$$V(\lambda, \mu):= E \bigl(f \bigl(\Phi(\mu), \lambda \bigr) \bigr) \quad\mbox{and}\quad WV( \lambda , \mu):= WE \bigl(f \bigl(\Phi(\mu), \lambda \bigr) \bigr). $$
Then the solution mapping and weak solution mapping for problem (2.1) are, respectively, defined as
$$\begin{aligned} &S(\lambda, \mu):= \bigl\{ x {\in}\in\Phi(\mu):f(x, \lambda)\in V(\lambda, \mu ) \bigr\} \quad\mbox{and}\\ & WS(\lambda, \mu):= \bigl\{ x {\in}\in\Phi(\mu):f(x, \lambda)\in WV(\lambda, \mu) \bigr\} . \end{aligned}$$
For the convenience, we will use the abbreviated notations V, WV, S, and WS to denote the optimal value mapping, the weak optimal value mapping, the solution mapping and the weak solution mapping for problem (2.2), respectively.

In this paper, we mainly study the behavior of the (weak) optimal value mapping and (weak) solution mapping for (2.1) when \((\lambda, \mu)\) varies around the given point \((\lambda _{0}, \mu_{0})\). Moreover, precisely speaking, we will discuss upper Hölder continuity of \(V(\cdot)\), \(WV(\cdot)\), \(S(\cdot)\), \(WS(\cdot)\) as set-valued mappings at \((\lambda, \mu)\).

For any nonempty subsets A, B of normed space, \(d(x, B)=:\inf_{b\in B}\Vert x-b\Vert \) and \(e(A, B)=\sup_{a\in A}d(a, B)\). Let \(G:M\rightrightarrows X\) be a set-valued mapping. The graph and domain of G are, respectively, defined in the usual way as
$$\operatorname {graph} G:= \bigl\{ (\mu, x)\in M\times X\mid x\in G(\mu) \bigr\} \quad \operatorname {and}\quad \operatorname {dom} G \bigl\{ \mu\in M\mid G(\mu)\neq\emptyset \bigr\} . $$

Definition 2.1

(i) G is said to be Hölder of order \(\alpha>0\) around \(\mu _{0}\in \operatorname {dom} G\) with constants \(k_{G}>0\), \(t_{G}>0\) if and only if for any \(\mu, \mu'\in\mu_{0}+t_{G} \mathbb{B}_{M}\),
$$e \bigl(G(\mu), G \bigl(\mu' \bigr) \bigr)\leq k_{G} \bigl\Vert \mu- \mu' \bigr\Vert ^{\alpha}; $$
  1. (ii)
    G is said to be upper Hölder of order \(\alpha>0\) around \(\mu_{0}\in \operatorname {dom} G\) with constants \(k_{G}>0\), \(t_{G}>0\) if and only if for any \(\mu\in\mu_{0}+t_{G} \mathbb{B}_{M}\),
    $$e \bigl(G(\mu), G(\mu_{0}) \bigr)\leq k_{G}\Vert \mu- \mu_{0}\Vert ^{\alpha}; $$
     
  2. (iii)
    G is said to be lower Hölder of order \(\alpha>0\) around \(\mu_{0}\in \operatorname {dom} G\) with constants \(k_{G}>0\), \(t_{G}>0\) if and only if for any \(\mu, \mu'\in\mu_{0}+t_{G} \mathbb{B}_{M}\),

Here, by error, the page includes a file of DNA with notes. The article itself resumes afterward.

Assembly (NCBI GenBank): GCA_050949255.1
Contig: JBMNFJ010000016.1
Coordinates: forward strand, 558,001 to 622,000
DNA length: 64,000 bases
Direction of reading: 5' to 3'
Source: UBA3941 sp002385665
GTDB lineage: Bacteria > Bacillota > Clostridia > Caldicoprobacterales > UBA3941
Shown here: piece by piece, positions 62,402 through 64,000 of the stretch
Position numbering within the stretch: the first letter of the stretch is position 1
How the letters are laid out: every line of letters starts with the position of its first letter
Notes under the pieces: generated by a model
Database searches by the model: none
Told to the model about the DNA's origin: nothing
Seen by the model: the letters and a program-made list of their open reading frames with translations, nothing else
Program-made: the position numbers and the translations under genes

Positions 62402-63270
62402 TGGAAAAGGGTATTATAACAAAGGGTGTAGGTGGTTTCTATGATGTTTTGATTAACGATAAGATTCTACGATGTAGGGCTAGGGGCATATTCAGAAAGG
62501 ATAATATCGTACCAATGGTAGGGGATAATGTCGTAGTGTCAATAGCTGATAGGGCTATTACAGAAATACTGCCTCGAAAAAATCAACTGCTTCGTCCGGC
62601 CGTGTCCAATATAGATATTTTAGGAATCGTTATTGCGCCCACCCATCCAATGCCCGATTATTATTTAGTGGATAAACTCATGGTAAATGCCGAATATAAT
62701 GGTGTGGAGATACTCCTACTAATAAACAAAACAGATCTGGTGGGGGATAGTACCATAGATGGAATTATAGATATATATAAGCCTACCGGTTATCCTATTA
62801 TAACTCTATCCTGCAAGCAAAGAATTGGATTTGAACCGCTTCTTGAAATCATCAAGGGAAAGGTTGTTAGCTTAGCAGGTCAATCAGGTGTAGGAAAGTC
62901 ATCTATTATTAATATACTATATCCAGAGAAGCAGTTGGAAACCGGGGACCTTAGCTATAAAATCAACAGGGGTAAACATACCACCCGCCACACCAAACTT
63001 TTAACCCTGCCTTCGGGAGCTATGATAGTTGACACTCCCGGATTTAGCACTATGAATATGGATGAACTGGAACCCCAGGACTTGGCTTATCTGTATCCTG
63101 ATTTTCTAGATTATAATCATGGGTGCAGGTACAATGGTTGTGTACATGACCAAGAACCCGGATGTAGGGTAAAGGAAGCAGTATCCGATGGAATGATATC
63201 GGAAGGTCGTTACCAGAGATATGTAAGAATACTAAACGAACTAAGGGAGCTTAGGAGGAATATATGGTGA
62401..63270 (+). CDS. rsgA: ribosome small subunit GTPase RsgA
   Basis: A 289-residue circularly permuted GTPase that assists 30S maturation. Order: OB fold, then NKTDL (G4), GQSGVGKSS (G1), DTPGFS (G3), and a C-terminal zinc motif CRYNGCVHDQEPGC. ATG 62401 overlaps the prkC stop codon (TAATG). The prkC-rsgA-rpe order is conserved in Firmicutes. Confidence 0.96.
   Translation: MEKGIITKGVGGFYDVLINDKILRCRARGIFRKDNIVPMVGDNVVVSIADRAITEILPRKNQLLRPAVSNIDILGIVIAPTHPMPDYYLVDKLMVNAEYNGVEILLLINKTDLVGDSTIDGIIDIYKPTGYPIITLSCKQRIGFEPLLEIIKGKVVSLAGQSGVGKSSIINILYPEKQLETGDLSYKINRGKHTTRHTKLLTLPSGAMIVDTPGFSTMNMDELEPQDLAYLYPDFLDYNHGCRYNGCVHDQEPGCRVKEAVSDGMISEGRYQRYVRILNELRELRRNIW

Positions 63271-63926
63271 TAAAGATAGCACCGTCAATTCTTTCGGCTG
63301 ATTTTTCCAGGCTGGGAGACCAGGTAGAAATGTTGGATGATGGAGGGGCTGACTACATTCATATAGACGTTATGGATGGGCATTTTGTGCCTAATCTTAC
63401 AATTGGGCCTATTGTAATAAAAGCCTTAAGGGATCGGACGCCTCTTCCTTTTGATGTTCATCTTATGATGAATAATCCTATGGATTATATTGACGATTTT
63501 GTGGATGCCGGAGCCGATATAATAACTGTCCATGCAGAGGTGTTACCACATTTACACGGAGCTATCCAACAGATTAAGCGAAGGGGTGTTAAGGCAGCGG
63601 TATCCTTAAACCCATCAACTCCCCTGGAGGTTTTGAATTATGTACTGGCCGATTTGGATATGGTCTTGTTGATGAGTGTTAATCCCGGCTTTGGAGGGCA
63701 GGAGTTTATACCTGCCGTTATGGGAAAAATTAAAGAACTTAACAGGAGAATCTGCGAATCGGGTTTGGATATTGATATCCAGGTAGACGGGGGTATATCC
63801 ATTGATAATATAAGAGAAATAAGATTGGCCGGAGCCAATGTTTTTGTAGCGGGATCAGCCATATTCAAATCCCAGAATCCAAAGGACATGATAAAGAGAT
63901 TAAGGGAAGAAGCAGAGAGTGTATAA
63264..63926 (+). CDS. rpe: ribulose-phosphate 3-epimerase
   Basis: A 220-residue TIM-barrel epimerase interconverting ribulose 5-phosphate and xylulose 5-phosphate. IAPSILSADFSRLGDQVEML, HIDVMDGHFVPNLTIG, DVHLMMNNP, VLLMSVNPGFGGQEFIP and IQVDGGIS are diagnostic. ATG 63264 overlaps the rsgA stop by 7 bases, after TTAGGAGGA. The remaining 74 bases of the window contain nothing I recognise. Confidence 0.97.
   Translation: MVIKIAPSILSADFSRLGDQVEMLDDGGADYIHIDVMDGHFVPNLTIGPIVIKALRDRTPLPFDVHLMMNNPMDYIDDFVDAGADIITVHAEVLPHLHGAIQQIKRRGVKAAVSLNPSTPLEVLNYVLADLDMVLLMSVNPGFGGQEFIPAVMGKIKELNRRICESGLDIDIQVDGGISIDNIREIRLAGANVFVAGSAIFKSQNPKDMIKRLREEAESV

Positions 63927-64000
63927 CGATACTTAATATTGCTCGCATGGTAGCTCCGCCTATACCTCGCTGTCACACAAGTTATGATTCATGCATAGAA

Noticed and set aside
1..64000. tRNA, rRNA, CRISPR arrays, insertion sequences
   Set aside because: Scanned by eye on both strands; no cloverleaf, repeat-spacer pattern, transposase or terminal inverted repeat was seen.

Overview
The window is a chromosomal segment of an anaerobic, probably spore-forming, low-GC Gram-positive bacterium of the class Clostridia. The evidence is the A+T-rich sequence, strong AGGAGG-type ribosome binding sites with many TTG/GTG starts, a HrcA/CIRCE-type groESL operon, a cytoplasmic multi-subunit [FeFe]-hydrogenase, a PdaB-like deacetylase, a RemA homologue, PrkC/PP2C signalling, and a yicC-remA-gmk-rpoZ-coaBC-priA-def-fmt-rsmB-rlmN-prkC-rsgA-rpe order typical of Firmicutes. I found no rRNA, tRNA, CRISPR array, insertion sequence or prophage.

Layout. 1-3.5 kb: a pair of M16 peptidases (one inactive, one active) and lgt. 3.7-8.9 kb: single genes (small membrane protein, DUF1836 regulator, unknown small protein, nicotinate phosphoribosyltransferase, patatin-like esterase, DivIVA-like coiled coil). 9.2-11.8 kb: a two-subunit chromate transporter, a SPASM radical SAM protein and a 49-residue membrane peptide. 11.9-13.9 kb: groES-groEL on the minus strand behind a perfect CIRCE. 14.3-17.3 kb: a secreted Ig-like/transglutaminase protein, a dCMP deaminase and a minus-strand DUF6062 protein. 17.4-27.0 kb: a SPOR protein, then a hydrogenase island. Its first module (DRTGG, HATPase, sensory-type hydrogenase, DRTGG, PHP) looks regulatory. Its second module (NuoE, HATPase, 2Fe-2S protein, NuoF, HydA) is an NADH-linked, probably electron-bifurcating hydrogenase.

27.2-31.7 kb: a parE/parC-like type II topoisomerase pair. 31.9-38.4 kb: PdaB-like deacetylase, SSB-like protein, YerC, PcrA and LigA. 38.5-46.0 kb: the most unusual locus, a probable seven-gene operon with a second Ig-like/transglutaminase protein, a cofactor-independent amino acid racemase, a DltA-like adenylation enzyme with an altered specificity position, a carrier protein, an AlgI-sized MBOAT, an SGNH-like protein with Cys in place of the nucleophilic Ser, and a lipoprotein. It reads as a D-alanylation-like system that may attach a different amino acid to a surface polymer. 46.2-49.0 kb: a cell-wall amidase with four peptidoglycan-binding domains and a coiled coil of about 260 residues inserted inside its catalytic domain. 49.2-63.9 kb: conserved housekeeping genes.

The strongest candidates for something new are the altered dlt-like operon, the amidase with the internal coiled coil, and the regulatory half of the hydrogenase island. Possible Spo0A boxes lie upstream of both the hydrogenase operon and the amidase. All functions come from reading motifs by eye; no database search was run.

$$e \bigl(G(\mu_{0}), G(\mu) \bigr)\leq k_{G}\Vert \mu- \mu_{0}\Vert ^{\alpha}; $$
     
  3. (iv)
    G is said to be pseudo-Hölder of order \(\alpha>0\) at \((\mu_{0}, x_{0})\in \operatorname {graph} G\) with constants \(k_{G}>0\), \(t_{G}>0\) if and only if there exists a neighborhood W of zero in X such that, for any \(\mu, \mu'\in\mu_{0}+t_{G} \mathbb{B}_{M}\),
    $$e \bigl(G(\mu)\cap(x_{0}+W), G \bigl(\mu' \bigr) \bigr) \leq k_{G} \bigl\Vert \mu-\mu' \bigr\Vert ^{\alpha}; $$
     
  4. (v)
    G is said to be Hölder calm or upper pseudo-Hölder of order \(\alpha>0\) at \((\mu_{0}, x_{0})\in \operatorname {graph} G\) with constants \(k_{G}>0\), \(t_{G}>0\) if and only if there exists a neighborhood W of zero in X such that, for any \(\mu, \mu'\in\mu_{0}+t_{G} \mathbb{B}_{M}\),
    $$e \bigl(G(\mu)\cap(x_{0}+W), G(\mu_{0}) \bigr)\leq k_{G}\Vert \mu-\mu_{0}\Vert ^{\alpha}; $$
     
  5. (vi)
    G is said to be lower pseudo-Hölder of order \(\alpha>0\) at \((\mu_{0}, x_{0})\in \operatorname {graph} G\) with constants \(k_{G}>0\), \(t_{G}>0\) if and only if there exists a neighborhood W of zero in X such that, for any \(\mu\in\mu_{0}+t_{G} \mathbb{B}_{M}\),
    $$e \bigl(G(\mu_{0})\cap(x_{0}+W), G(\mu) \bigr)\leq k_{G}\Vert \mu-\mu_{0}\Vert ^{\alpha}. $$
     
From Definition 2.1, we have the following relations:
$$\begin{aligned} &\mathrm{(i)}\Rightarrow\mathrm{(ii)}\Rightarrow\mathrm{(v)},\qquad \mathrm{(i)}\Rightarrow\mathrm{(iv)}\Rightarrow \mathrm{(v)}, \\ &\mathrm{(i)}\Rightarrow\mathrm{(iv)}\Rightarrow\mathrm{(vi)},\qquad \mathrm{(i)}\Rightarrow\mathrm{(iii)}\Rightarrow\mathrm{(vi)}. \end{aligned}$$

The set-valued mapping \(G(\cdot)\) is Lipshitz (resp. upper Lipshitz, lower Lipshitz) around \(\mu_{0}\in \operatorname {dom} G\) if \(G(\cdot)\) is Hölder (resp. upper Hölder, lower Hölder) of order \(\alpha=1\) around \(\mu_{0}\in \operatorname {dom} G\); the set-valued mapping \(G(\cdot)\) is pseudo-Lipshitz (resp. upper pseudo-Lipshitz, lower pseudo-Lipshitz) at \((\mu_{0}, x_{0})\in \operatorname {graph} G\) if \(G(\cdot)\) is pseudo-Hölder (resp. upper pseudo-Hölder, lower pseudo-Hölder) of order \(\alpha =1\) at \((\mu_{0}, x_{0})\in \operatorname {graph} G\). Pseudo-Lipshitzness and upper pseudo-Lipshishizness are also called the Aubin property and calmness, respectively. The role of Lipschitzness and its variants in optimization is widely recognized; see [10] and the references therein.

Definition 2.2

A vector-valued mapping \(g:M\rightarrow X\) is Hölder of order \(\alpha >0\) around \(\mu_{0}\in M\) with constants \(k_{g}\), \(t_{g}>0\) if and only if for any \(\mu, \mu'\in\mu_{0}+t_{g}\mathbb{B}_{M}\),
$$\bigl\Vert g(\mu)-g \bigl(\mu' \bigr) \bigr\Vert \leq k_{g} \bigl\Vert \mu- \mu' \bigr\Vert ^{\alpha}. $$
Let D be a subset of Y. Luc [12] introduced the domination property (for short, DP) for D:
$$D\subset E(D)+C. $$
Then the domination property (DP) for problem (VOP) can be similarly defined by
$$f(\Phi)\subset f(S)+C, $$
that is, for each \(x\in\Phi\), there exists \(x_{0}\in S\) such that
$$f(x)-f(x_{0})\in C. $$

Motivated by the above property, we introduce the following concepts for problem (VOP) to discuss Hölder continuity of the perturbed solution mapping and perturbed optimal value mapping of (\(\operatorname {VOP}_{\lambda, \mu}\)).

Definition 2.3

(i) The strong global domination property (for short, SGDP) holds on S (resp. WS) of order \(\alpha>0\) with constant \(h_{s}>0\) for (VOP) if and only if for each \(x\in\Phi\), there exists \(x_{0}\in S\) (resp. WS) such that
$$\begin{aligned} f(x)-f(x_{0})+h_{s}\Vert x-x_{0} \Vert ^{\alpha}\mathbb{B}_{Y}\subset C. \end{aligned}$$